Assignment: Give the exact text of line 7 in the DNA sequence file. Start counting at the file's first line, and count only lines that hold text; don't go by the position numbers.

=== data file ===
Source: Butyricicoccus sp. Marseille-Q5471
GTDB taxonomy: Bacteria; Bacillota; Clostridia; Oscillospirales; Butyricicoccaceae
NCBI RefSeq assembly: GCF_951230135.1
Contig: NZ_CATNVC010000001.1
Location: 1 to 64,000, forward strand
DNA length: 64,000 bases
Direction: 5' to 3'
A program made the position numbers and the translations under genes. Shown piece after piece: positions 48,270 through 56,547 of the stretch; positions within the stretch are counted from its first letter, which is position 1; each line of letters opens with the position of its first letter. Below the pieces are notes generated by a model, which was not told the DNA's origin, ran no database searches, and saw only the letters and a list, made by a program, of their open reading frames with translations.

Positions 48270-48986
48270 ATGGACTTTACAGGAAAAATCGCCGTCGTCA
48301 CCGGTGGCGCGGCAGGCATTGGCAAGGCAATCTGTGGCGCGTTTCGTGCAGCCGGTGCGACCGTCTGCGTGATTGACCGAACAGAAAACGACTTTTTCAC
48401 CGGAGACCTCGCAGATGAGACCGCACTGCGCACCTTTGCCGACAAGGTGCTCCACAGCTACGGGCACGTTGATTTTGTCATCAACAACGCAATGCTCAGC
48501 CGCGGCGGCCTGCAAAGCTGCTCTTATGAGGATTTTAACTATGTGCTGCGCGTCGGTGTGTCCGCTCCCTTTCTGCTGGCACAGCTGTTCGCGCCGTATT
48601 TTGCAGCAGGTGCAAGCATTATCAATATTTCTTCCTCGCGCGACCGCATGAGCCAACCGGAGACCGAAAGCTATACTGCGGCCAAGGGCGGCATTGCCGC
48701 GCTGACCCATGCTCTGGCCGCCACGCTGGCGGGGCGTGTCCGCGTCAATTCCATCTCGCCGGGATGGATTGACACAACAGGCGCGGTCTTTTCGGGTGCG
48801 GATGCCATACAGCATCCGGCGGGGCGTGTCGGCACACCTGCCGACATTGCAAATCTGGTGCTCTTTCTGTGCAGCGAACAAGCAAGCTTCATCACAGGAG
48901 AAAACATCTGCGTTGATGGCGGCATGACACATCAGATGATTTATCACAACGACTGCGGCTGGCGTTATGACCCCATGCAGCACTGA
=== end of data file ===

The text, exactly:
Direction: 5' to 3'